Earl Weaver is not dead. We know this because he says so.
This is contrary to a political column in the New York Times on Saturday, which referred to Weaver in the past tense. “Texas Democrats have become the Baltimore Orioles of politics,” wrote Ross Ramsey. “Somewhere in heaven, Earl Weaver and Ann Richards are comparing notes on what went wrong with the teams they left behind.”
Mike Klingaman of the Baltimore Sun called Weaver, 80, at his home in Florida to notify him of the bad news:
“I’ll be damned,” said the Hall of Famer, who managed the Orioles to four American League pennants and a World Series title. “All I can do is say, that’s false.
“I’m still here, although my knees have given out, so I don’t play golf anymore. I’ve always said that there were two places that I wouldn’t mind dying. One was Memorial Stadium; the other, the golf course.
“Now I’ve got to wait forever [to go], because both of those places are gone.”
That’s it? I have to admit I’m disappointed that Weaver’s response wasn’t a little more colorful.
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Nick Piecoro of the Arizona Republic reports that Shelby Miller will return to the Diamondbacks’ starting rotation on Wednesday to start against the Giants at AT&T Field.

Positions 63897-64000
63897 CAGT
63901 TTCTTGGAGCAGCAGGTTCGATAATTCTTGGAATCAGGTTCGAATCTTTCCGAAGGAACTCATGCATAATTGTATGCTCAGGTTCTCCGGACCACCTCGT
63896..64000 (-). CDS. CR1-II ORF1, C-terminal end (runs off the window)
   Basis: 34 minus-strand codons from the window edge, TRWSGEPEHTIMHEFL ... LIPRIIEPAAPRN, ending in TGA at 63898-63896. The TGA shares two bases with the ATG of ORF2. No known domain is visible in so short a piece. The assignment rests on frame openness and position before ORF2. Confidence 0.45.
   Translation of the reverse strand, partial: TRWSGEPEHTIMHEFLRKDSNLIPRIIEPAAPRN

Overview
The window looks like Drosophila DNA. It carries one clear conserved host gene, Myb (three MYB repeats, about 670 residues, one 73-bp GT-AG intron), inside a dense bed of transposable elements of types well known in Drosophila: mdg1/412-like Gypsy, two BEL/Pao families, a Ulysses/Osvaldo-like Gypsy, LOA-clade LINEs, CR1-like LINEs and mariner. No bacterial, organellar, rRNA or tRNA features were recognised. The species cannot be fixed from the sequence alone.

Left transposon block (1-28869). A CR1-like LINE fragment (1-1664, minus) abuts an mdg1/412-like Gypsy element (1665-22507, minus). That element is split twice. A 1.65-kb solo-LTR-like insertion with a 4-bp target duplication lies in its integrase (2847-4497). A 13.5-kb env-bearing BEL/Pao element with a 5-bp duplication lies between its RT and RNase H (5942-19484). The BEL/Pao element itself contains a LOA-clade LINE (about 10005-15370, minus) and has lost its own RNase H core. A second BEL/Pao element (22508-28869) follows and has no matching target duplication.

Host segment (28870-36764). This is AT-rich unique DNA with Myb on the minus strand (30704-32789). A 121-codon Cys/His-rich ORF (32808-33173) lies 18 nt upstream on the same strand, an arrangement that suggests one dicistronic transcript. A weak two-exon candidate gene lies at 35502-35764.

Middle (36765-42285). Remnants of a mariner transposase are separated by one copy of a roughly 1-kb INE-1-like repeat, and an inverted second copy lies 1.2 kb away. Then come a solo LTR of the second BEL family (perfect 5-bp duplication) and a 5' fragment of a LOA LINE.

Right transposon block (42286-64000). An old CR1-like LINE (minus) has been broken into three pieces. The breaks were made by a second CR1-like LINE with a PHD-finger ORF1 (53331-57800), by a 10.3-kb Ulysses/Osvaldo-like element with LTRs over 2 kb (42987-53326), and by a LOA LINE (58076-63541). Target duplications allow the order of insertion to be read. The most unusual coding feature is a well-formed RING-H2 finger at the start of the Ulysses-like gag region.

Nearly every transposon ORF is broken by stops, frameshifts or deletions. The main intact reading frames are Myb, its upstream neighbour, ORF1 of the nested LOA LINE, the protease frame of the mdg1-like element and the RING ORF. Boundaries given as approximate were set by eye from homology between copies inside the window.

Miller had an abysmal first half of the season, which included a stint on the disabled list with a finger injury caused by his follow-through. In 14 starts with the D-Backs this season, Miller put up a 7.14 ERA with a 50/34 K/BB ratio in 69 1/3 innings.
Miller was demoted to Triple-A Reno and made his first start shortly after the All-Star break. In eight starts in the minors, Miller compiled a much-improved 3.91 ERA with a 55/10 K/BB ratio in 50 2/3 innings.
The Diamondbacks acquired Miller along with minor leaguer Gabe Speier from the Braves this past winter in a heavily-criticized trade that sent Ender Inciarte, Aaron Blair, and 2015 No. 1 overall pick Dansby Swanson to Atlanta.
The Mets’ broadcast trio of Gary Cohen and former major leaguers Ron Darling and Keith Hernandez ranked third out of 30 teams in FanGraphs’ 2016 Broadcaster Rankings for good reason. Beyond great play-by-play calling and in-game analysis, the three clearly have fun doing their jobs. It’s what makes bad broadcasts stick out like a sore thumb and makes other broadcasts, like the Mets’, a daily must-watch.
During the fourth inning of Tuesday night’s game between the Mets and Marlins, Hernandez decided to test out a new telestrator installed in the SNY broadcast booth. First, he drew a circle over Darling’s head, then replaced it with a spotshadow circle. Before putting his toy away, Hernandez showed off the “cone of silence,” which he quickly renamed the “Gary Cohen of silence.”
10/10, would watch again.